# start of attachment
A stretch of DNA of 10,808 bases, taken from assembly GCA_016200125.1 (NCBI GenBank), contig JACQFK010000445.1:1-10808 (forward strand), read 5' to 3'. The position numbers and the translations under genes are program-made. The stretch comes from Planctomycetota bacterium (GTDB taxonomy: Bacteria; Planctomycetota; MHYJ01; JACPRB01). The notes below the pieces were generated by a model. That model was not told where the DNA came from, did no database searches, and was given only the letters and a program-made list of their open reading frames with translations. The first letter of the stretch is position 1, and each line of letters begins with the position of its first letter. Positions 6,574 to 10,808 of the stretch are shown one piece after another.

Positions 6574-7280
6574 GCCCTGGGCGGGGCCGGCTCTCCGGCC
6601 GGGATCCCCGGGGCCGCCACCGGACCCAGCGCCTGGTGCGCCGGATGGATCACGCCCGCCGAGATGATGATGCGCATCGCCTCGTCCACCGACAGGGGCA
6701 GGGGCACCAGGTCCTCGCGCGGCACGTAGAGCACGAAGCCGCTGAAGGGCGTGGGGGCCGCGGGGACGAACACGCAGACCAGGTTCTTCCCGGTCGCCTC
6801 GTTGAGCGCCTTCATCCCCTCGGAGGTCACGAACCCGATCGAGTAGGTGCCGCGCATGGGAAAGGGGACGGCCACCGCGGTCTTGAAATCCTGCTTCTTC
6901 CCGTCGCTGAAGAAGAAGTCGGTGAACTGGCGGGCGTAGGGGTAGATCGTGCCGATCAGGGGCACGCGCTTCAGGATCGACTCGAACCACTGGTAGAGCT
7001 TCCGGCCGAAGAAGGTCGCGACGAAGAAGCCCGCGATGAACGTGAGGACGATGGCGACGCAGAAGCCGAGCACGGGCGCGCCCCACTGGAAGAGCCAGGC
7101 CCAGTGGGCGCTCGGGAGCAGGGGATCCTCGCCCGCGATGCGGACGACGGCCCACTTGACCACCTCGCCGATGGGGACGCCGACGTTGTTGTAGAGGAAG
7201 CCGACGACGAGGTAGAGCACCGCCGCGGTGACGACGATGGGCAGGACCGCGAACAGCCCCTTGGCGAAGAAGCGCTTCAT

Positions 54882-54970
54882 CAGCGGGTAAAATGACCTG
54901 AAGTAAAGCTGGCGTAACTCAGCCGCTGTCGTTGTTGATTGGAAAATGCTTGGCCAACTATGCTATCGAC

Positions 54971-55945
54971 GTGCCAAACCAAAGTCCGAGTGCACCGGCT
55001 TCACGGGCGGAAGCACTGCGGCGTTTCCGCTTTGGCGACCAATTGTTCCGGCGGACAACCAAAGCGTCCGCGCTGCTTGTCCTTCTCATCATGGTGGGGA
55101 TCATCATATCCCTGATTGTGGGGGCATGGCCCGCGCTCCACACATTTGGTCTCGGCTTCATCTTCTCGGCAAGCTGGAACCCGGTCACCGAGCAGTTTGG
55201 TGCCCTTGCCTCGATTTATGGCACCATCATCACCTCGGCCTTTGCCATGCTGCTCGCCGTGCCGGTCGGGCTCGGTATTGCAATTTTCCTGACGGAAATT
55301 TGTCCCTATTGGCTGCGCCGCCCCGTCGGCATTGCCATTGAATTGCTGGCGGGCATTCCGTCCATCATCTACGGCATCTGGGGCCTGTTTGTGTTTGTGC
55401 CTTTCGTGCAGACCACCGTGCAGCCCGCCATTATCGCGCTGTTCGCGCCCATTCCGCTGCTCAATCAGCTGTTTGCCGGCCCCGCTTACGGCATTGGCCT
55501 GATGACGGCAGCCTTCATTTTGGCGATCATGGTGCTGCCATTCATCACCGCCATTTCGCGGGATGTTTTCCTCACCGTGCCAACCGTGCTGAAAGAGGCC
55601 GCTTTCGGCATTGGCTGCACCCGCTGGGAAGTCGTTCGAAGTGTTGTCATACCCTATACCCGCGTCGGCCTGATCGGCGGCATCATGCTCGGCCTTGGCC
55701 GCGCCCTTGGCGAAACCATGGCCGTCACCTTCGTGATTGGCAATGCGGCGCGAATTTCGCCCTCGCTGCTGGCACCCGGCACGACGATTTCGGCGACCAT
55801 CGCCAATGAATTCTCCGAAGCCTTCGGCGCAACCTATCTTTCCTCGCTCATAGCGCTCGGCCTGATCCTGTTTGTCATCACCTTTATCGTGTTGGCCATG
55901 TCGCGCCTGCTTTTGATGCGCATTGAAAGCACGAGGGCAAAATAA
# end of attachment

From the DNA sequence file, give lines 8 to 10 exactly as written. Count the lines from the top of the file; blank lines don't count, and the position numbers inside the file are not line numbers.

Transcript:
7001 TCCGGCCGAAGAAGGTCGCGACGAAGAAGCCCGCGATGAACGTGAGGACGATGGCGACGCAGAAGCCGAGCACGGGCGCGCCCCACTGGAAGAGCCAGGC
7101 CCAGTGGGCGCTCGGGAGCAGGGGATCCTCGCCCGCGATGCGGACGACGGCCCACTTGACCACCTCGCCGATGGGGACGCCGACGTTGTTGTAGAGGAAG
7201 CCGACGACGAGGTAGAGCACCGCCGCGGTGACGACGATGGGCAGGACCGCGAACAGCCCCTTGGCGAAGAAGCGCTTCAT